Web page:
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Microbial communities related to biodegradation of dispersed Macondo oil at low seawater temperature with Norwegian coastal seawater

Abstract

The Deepwater Horizon (DWH) accident in 2010 created a deepwater plume of small oil droplets from a deepwater well in the Mississippi Canyon lease block 252 (‘Macondo oil’). A novel laboratory system was used in the current study to investigate biodegradation of Macondo oil dispersions (10 μm or 30 μm median droplet sizes) at low oil concentrations (2 mg l−1) in coastal Norwegian seawater at a temperature of 4–5°C. Whole metagenome analyses showed that oil biodegradation was associated with the successive increased abundances of Gammaproteobacteria, while Alphaproteobacteria (Pelagibacter) became dominant at the end of the experiment. Colwellia and Oceanospirillales were related to n-alkane biodegradation, while particularly Cycloclasticus and Marinobacter were associated with degradation of aromatic hydrocarbons (HCs). The larger oil droplet dispersions resulted in delayed sequential changes of Oceanospirillales and Cycloclasticus, related with slower degradation of alkanes and aromatic HCs. The bacterial successions associated with oil biodegradation showed both similarities and differences when compared with the results from DWH field samples and laboratory studies performed with deepwater from the Gulf of Mexico.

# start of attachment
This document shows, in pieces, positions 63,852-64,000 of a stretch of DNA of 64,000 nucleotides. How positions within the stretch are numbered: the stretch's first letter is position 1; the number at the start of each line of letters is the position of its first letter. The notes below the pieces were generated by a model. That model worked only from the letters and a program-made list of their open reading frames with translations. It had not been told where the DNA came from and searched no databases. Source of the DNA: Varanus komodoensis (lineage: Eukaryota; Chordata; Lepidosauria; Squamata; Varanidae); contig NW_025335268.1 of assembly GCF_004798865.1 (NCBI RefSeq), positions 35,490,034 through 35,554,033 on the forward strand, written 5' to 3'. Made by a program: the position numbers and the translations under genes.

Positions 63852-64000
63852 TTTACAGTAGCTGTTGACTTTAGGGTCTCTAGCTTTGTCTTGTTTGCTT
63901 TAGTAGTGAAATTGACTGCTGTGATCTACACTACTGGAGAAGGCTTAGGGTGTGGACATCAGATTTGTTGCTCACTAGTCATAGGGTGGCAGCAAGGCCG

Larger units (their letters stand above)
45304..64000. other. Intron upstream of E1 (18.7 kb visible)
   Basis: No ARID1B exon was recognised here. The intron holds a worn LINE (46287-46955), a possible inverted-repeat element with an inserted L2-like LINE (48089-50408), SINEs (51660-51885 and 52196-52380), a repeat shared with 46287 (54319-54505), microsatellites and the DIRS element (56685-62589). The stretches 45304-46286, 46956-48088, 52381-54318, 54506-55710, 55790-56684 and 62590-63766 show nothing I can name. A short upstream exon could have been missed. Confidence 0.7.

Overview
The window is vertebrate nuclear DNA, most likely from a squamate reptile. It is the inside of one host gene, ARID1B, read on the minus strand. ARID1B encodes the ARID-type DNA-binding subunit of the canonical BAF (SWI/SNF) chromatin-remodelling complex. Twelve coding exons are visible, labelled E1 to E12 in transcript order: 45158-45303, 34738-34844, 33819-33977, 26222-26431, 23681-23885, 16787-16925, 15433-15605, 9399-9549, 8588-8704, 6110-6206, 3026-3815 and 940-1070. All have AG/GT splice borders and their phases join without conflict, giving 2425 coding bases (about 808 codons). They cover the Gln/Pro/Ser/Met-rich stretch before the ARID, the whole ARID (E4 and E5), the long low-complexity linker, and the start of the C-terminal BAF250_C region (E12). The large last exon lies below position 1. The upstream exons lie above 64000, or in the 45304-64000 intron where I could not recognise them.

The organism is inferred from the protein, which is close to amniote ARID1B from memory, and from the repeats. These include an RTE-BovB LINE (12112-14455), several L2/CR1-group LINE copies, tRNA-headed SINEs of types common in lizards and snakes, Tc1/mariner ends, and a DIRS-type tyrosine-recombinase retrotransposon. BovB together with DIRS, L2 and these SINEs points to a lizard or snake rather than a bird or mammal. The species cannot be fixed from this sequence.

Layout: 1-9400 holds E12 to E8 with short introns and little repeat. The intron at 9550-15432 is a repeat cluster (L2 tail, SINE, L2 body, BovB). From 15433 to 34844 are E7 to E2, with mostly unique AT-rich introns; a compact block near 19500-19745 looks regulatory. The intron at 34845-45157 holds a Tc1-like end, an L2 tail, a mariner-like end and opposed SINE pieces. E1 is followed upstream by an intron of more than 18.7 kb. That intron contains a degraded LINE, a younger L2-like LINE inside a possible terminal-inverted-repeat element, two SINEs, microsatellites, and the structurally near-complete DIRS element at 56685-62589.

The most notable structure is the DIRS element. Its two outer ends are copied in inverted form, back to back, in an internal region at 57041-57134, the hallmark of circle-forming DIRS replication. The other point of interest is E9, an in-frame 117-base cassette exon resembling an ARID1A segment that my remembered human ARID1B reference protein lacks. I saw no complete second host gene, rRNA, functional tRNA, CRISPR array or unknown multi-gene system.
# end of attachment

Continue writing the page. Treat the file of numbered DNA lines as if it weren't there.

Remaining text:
Category

Academic article

Language

English

Author(s)

Affiliation

  • SINTEF Ocean / Climate and Environment
  • SINTEF Ocean / Aquaculture
  • USA
  • University of Louisville

Year

2015

Published in

Microbial Biotechnology

ISSN

1751-7907

Publisher

John Wiley & Sons

Volume

8

Issue

6

Page(s)

989 - 998

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